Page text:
You might be familiar with the TV show Silicon Valley and the “Hot Dog” episode where the cast created an app to simply (and yet hilariously) determine the object as a hot dog or not a hot dog. And it’s not science fiction anymore with applications, like Google Lens, rolled out to most modern smartphones. These days anyone can simply point their camera and get the information they need, quickly.
There are services like Google Cloud Vision API, AWS Rekognition and Clarifai - to name a few - that are available in the market for anyone to implement and use. Though these services let you do to more with less code, it does come with a pay-as-you-go price tag. Also, it's a generic image identifier and may have a different use case.
TensorFlow has been circulating around my reading feeds and with Google’s recent IO event, it inspired and pushed me to get my hands dirty in machine learning.
Warnings from different sources suggest that, TensorFlow wouldn’t be helpful if you didn’t have any machine learning background. Python keeps popping up as the language of choice for developing in machine learning and it seemed that I needed to learn the basics in order to create to proceed. This was one of many hurdles that I encountered. But I was still determined to create my own image identifier.
The first step is always going back to basics and read the documentations at TensorFlowJS’s website. It seemed to be pretty straightforward at first, but I was wrong. More questions surfaced and I was beginning to believe the warning signs earlier. Maybe I do need to learn about machine learning before I dive into TensorFlowJS. Even scouring YouTube for tutorials and references didn’t help much. I did manage to “create” an image classifier locally in my machine but it was running in Python. I needed it to be client-side just like the Emoji Scavenger Hunt.
Having found the repository to the Emoji Scavenger Hunt and hours of reverse engineering the codes to suit to my needs, I was able to finally create my own image classifier that works smoothly in the client-side.
I thought that my biggest hurdle would be developing in Python. I was developing in a Windows environment initially and it was confusing and a pain to set up. But the moment I switched to a Mac environment, everything was smooth sailing. The biggest lesson that I learned was providing the system with good data. My colleagues told me in order to have results with high accuracy, you must provide good initial data.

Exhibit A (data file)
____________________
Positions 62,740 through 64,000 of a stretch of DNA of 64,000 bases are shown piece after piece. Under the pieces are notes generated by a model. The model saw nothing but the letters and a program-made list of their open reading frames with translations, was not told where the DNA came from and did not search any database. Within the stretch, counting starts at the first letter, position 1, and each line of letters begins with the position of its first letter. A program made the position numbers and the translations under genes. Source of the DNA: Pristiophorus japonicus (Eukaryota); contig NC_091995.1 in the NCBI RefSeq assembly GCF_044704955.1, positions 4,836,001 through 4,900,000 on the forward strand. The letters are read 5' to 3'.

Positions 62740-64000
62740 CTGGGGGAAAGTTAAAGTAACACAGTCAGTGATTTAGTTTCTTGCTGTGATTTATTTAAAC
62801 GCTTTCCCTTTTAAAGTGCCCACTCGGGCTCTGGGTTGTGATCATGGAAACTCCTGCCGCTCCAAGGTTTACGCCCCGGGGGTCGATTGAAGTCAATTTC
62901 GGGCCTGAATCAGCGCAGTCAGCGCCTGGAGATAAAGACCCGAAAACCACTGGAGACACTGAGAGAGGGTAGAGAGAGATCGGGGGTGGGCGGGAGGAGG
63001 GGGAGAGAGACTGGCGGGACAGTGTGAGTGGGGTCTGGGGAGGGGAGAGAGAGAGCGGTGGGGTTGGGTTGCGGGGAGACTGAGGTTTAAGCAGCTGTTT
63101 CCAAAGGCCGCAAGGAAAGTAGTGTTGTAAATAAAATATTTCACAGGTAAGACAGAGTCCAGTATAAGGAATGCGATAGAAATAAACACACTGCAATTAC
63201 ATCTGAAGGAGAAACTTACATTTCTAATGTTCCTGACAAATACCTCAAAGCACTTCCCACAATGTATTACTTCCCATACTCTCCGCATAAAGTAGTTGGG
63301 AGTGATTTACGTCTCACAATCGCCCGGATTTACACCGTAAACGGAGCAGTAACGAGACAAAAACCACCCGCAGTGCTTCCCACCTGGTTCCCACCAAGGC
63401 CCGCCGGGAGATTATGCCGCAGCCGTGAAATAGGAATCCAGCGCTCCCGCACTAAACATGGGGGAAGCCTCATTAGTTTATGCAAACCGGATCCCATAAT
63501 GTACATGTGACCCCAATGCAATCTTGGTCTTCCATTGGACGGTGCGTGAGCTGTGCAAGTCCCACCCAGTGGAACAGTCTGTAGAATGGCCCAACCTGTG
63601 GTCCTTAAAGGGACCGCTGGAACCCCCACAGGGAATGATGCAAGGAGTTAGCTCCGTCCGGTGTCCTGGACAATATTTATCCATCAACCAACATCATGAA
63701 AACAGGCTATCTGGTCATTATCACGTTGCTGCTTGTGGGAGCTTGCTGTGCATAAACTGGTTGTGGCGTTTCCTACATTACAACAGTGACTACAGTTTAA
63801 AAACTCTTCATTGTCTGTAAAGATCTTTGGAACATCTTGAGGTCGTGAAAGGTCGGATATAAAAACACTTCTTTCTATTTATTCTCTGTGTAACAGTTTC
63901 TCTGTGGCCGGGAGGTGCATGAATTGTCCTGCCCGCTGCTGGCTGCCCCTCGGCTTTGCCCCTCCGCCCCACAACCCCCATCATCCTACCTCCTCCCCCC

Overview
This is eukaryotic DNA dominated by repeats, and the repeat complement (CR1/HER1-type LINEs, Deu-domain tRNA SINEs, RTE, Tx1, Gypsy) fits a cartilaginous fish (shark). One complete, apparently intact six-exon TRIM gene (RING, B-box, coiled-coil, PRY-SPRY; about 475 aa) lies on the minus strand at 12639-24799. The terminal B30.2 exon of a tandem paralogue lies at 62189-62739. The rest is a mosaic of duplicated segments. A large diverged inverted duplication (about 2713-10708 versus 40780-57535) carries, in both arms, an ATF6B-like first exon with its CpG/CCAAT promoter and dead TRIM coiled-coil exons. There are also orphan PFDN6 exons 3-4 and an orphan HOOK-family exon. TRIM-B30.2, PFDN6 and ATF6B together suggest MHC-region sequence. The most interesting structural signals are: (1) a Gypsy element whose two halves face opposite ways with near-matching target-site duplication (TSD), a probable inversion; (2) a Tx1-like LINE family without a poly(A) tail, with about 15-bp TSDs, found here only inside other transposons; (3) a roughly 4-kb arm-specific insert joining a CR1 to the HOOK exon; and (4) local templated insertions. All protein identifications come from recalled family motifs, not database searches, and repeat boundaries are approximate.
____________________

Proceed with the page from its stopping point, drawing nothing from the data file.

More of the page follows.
An analogy to simply understand how machine learning works is, teaching it by showing images as if it was like a 2-year-old, where data is the set of images and the 2-year-old is the machine learning system. For example, if you want the child to learn what an apple is, you would show the child different pictures of apples only. Nothing else should be in the picture. No other fruits, no other elements. After a certain number of pictures that the child has seen, they will be able to know when they see an apple in real-life. On the other hand, if you give the child pictures with apples and oranges, apples and bananas, apples and grapes. The child will get confused when they see those fruits together.
The moral of the analogy is that the images that will be initially fed to the system for machine learning should be easy to comprehend for someone or something who doesn’t know what the subject is.
Riddle me this riddle me that
Random riddles taken out from the hat
When you know the answer take a snap
If you are correct I will give you a clap
The goal was to come up with my own image identifier and put it into some good use. The Riddle Me This is a PWA that will show you random riddles of common items that can be found around your home. Your challenge is to find the answer and take a picture of it. If you are correct, you proceed with the other riddles. If you are wrong, well...keep guessing.
Have a go at the link below! Happy hunting!